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The US Government: We're not going to make it federally mandatory for people to get paid a wage they can actually live off of
The US Government: If people want to make a living, they'll just have to work 16+ hours a day
The US Government: And if their kids end up disenfranchised because of a lack of parental involvement, well that's not our problem
The US Government: In fact, what is our problem is creating a system that will funnel these disenfranchised youth into our prison system so they can work for corporations (that promise us money) for damn near free
The US Government: If they don't want to fall victim to this system, then they can seek higher education
The US Government: Except such an education will be inaccessible to most disenfranchised people and skewed in favor of the financially stable and white people
The US Government: And we're not going to make intervention programs like sex education and conflict resolution federally mandatory, because that's the parent's job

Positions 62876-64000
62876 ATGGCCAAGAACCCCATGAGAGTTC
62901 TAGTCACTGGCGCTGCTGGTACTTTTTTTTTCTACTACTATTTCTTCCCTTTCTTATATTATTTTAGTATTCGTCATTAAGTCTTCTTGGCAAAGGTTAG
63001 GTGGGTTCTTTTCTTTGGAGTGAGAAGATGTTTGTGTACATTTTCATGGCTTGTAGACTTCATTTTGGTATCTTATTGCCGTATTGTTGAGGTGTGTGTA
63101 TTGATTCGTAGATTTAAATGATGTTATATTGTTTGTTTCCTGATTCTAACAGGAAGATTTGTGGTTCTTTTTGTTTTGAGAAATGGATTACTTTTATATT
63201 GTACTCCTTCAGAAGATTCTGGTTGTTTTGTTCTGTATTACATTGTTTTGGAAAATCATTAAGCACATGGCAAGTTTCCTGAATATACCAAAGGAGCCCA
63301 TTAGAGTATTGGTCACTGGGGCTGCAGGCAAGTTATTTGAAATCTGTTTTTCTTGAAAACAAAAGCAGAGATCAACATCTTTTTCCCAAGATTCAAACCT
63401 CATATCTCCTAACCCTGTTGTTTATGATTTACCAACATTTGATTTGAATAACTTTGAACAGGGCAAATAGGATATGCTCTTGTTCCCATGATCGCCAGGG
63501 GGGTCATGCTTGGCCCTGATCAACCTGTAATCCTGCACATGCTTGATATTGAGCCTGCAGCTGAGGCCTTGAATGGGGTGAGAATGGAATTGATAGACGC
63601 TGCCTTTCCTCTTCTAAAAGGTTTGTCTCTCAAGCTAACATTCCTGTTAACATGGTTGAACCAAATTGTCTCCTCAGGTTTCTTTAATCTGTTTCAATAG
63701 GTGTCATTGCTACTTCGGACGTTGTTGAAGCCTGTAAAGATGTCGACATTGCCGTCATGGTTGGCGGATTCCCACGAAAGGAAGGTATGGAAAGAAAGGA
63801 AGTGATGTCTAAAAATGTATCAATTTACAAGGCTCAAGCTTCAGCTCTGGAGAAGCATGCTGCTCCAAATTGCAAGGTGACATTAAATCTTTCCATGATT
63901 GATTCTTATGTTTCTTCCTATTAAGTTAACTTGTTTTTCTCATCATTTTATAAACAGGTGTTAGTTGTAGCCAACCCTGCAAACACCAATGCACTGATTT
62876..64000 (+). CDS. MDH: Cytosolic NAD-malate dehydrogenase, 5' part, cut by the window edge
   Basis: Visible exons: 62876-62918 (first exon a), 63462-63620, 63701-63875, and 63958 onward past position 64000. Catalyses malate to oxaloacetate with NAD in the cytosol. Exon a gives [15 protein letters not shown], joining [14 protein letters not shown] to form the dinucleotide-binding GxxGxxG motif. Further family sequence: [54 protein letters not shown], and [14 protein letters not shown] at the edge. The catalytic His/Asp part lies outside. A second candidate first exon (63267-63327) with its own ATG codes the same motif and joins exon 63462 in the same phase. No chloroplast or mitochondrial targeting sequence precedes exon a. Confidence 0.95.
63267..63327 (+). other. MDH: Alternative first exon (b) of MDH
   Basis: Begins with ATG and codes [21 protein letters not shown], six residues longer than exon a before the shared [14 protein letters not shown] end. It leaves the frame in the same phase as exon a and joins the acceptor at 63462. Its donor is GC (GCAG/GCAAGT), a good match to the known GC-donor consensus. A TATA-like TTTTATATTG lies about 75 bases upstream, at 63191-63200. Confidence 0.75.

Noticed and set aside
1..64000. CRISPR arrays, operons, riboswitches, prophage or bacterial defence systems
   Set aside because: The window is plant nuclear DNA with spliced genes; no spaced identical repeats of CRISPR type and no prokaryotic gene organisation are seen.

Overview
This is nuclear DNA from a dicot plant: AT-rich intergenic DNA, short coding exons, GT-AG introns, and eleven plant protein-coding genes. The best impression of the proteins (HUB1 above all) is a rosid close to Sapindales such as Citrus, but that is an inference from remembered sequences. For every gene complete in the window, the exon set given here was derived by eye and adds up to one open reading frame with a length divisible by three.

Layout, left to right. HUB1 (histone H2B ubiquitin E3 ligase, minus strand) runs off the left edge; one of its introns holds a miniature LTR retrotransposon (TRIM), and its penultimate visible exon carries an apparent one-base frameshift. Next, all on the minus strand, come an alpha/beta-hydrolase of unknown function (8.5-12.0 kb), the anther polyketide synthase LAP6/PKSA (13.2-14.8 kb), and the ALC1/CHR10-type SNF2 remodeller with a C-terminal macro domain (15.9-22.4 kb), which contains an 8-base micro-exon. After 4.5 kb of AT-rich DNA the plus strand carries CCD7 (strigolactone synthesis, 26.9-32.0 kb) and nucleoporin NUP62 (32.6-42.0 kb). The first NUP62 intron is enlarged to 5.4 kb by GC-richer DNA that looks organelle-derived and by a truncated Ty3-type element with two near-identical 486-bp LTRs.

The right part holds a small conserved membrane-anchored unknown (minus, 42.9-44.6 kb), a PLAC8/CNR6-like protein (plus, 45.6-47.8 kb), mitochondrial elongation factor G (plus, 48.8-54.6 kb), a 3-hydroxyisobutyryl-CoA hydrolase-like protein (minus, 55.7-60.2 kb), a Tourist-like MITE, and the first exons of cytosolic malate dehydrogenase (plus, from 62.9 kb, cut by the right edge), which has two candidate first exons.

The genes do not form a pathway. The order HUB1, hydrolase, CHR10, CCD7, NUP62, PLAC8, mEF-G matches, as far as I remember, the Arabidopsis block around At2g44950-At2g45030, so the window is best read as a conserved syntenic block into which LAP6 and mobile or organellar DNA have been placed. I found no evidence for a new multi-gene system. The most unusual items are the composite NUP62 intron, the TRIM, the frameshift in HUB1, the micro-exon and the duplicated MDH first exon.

The US Government: The parent who is working 16 hours a day




distressedlittlemoon:

giving your ocs really cool magic powers

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having to explain how their powers even work

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(via trickstergames)





→ Your Characters Aren't Made of Stone

writerhelp:

You often hear about how mental illness is being overused or somehow romanticized in literature these days, and even though I can’t actually disagree with that, I don’t think it’s something wrong to write about.
But I’ve seen many writers go through an amazing plot with well..

(via tamorapierce)





bombing:

i don’t care if you think it’s “improper first date attire” this suit of armor is enchanted and i’m wearing it

(via charlizards)





aquarlus:

“hey do you want the rest of my-“

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This is my Fiance’s spirit animal.

(Source: yungaquarius, via asutori)





And how hard is it to land even a minimum-wage job? This year, the Ivy League college admissions acceptance rate was 8.9%. Last year, when Walmart opened its first store in Washington, D.C., there were more than 23,000 applications for 600 jobs, which resulted in an acceptance rate of 2.6%, making the big box store about twice as selective as Harvard and five times as choosy as Cornell. Telling unemployed people to get off their couches (or out of the cars they live in or the shelters where they sleep) and get a job makes as much sense as telling them to go study at Harvard.

"Why Don’t the Unemployed Get Off Their Couches?" and Eight Other Critical Questions for Americans

(via seriouslyamerica)

(via wastelingphoenix)